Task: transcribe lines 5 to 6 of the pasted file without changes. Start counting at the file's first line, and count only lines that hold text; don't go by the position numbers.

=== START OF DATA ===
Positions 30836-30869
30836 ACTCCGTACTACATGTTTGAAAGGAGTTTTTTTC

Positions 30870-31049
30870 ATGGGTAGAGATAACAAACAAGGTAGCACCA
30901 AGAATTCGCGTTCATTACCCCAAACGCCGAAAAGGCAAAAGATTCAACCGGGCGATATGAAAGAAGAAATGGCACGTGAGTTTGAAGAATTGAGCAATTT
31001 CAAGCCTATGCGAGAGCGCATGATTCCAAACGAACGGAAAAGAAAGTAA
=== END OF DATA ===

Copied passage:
30901 AGAATTCGCGTTCATTACCCCAAACGCCGAAAAGGCAAAAGATTCAACCGGGCGATATGAAAGAAGAAATGGCACGTGAGTTTGAAGAATTGAGCAATTT
31001 CAAGCCTATGCGAGAGCGCATGATTCCAAACGAACGGAAAAGAAAGTAA